Insight into opportunities using sociology

Key facts

Sociology graduates develop knowledge and skills that are attractive to a wide number of graduate employers. Research and analytical skills developed through your course enable you to analyse data, report and make recommendations. An appreciation of the diversity of society, a global outlook and awareness of traditional sterotypes enhance cross cultural understanding, are essential for many roles. Sociology graduates develop effective interpersonal, critical thinking and written communication skills and are able to influence and motivate.

Studying sociology develops your understanding of how society is organised, how we experience life, and the social changes reshaping the world today. Sociology graduates develop the knowledge and skills needed to critically engage with key issues facing contemporary societies, and a summary of these skills can be found on the Prospects website.

What do Sociology graduates do?

What can’t you do? Consider the skills and interests you have developed through your degree when thinking about what to do next.  See our website for ideas on how to find out more about your skills and values when choosing a career, or use Prospects Planner to help you to identify your skills, strengths and interests.

While the common starting point when looking at career options is to think about what recent graduates from your degree programme have done, the majority of graduate recruiters don’t specify a degree subject when recruiting, which makes it really important to understand the skills, and qualities that you can offer, along with how to articulate those skills at interviews. Sociology graduates have taken up roles in finance, accountancy and audit, human resources, marketing, sales and event organisation, and have undertaken legal training, in addition to careers involving working with people, policy roles, and within the classroom.

Working with People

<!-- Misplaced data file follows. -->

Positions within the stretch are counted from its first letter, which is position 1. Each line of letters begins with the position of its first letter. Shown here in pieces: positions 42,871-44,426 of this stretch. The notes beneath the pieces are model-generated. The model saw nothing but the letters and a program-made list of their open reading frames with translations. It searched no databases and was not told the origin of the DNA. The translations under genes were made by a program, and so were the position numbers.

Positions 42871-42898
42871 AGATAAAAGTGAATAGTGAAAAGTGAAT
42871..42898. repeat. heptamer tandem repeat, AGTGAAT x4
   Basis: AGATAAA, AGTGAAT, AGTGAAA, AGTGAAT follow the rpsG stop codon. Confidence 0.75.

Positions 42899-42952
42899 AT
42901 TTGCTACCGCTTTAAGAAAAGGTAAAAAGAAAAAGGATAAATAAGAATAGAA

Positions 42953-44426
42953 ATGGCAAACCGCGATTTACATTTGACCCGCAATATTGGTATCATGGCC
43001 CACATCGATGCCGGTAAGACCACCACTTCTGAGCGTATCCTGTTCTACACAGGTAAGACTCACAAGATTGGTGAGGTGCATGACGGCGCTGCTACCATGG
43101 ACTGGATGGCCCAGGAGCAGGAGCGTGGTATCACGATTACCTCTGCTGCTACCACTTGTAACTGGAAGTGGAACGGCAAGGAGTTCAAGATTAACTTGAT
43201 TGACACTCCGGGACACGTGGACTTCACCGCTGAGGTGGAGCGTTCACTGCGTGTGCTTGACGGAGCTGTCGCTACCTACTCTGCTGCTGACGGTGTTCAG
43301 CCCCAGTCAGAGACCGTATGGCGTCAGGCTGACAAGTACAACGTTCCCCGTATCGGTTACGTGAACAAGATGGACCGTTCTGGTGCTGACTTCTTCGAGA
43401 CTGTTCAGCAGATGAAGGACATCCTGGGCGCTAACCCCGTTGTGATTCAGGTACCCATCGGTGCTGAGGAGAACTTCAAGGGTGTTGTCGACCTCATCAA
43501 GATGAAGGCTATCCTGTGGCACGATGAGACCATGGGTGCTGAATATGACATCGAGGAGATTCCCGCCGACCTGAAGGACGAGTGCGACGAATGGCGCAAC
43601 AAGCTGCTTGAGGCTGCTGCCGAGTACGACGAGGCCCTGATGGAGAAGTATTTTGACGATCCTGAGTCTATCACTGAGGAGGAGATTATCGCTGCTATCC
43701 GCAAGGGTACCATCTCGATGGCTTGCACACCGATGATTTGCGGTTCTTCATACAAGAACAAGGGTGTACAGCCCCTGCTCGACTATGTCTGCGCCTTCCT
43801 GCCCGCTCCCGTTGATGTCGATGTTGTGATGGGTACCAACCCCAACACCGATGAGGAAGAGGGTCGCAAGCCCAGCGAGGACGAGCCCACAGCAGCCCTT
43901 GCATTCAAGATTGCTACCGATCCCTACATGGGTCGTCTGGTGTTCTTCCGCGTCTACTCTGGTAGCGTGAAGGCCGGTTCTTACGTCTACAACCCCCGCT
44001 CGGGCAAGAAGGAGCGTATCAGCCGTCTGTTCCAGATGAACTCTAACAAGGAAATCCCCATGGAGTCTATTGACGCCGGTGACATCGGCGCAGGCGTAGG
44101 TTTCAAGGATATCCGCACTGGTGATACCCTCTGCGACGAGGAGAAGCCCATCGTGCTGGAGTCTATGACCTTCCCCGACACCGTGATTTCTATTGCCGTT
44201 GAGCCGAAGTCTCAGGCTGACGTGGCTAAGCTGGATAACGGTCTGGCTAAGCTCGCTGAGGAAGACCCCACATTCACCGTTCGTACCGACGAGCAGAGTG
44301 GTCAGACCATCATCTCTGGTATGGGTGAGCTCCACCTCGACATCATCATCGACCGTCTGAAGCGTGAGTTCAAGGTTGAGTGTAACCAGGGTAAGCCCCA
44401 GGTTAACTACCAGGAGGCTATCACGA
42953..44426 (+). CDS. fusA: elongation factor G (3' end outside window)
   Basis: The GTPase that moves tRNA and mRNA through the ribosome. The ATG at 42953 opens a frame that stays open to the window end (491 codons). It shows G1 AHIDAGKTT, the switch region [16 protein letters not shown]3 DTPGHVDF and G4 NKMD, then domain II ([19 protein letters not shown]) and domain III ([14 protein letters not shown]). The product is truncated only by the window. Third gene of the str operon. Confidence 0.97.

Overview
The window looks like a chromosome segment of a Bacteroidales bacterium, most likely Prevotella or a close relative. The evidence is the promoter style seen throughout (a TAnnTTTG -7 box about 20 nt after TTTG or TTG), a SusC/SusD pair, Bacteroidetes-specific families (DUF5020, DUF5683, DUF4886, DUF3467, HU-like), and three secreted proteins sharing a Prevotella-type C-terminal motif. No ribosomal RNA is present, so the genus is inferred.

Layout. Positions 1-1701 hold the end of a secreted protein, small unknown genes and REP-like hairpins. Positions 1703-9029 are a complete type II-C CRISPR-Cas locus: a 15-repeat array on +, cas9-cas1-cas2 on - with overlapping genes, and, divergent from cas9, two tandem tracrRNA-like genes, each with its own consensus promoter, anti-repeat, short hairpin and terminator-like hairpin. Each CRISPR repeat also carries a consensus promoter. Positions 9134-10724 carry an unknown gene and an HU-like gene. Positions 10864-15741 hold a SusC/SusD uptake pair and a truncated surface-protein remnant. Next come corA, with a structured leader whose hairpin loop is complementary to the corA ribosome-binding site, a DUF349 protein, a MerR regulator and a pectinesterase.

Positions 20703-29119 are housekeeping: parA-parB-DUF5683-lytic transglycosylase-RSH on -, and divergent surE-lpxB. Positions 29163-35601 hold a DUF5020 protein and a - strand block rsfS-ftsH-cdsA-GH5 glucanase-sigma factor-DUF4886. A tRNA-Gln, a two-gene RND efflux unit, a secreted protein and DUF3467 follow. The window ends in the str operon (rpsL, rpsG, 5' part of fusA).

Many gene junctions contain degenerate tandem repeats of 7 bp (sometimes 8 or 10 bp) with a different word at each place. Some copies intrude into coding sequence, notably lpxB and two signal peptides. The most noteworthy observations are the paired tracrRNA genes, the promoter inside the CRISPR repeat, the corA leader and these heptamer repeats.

Many Sociology graduates go on to roles linked to the issues and pathways identified in your course, and graduates from Sociology have pursued careers following their interests and passions. Examples of this include social work (along with other varied opportunities to work with different groups), youth work, community work and development, drug and alcohol recovery support, work within the criminal justice system, such as a Prison or Probation Officer, and with organisations like NACRO. Relevant work experience is critical to getting into roles and training and also really important in testing your ideas and commitment to these careers. We can support you in finding opportunities and discussing ideas on how to get started.

Working with Policy, Projects and Charities

While the jobs above will bring you into direct contact with people you might be keen on looking at other roles in these areas that focus more on policy, research or supporting these activities in other ways. Sociology graduates have found roles in local and central government, research and campaigning organisations, and charities. Roles undertaken include Local Government Officer, and Project Co-ordinator. These roles allow you follow your areas of interest and knowledge as well as using your skills in research and critical thinking. Graduates have also worked in fundraising, events management, and charity work within charities such as the Children’s Society. Again this could provide a good opportunity to make the most of both your interests and skills, especially if you are passionate about a particular issue.

Working in a classroom

Teaching is another popular career option for Sociology graduates. As well as lecturing within universities (for which you will need a doctorate), teaching opportunities exist in primary, secondary and post 16 settings, and so you should think about what and who you want to teach. Some graduates have gone straight into teacher training (after securing the necessary work experience) while others have moved into teaching support roles, such as Teaching Assistant or Learning Mentor, to build experience prior to undertaking teacher training.

Graduate profiles

You can read about some of the career paths University of Birmingham Alumni have taken on the UoB website under ‘Alumni Profiles’ or use LinkedIn to search for graduates working in this sector.


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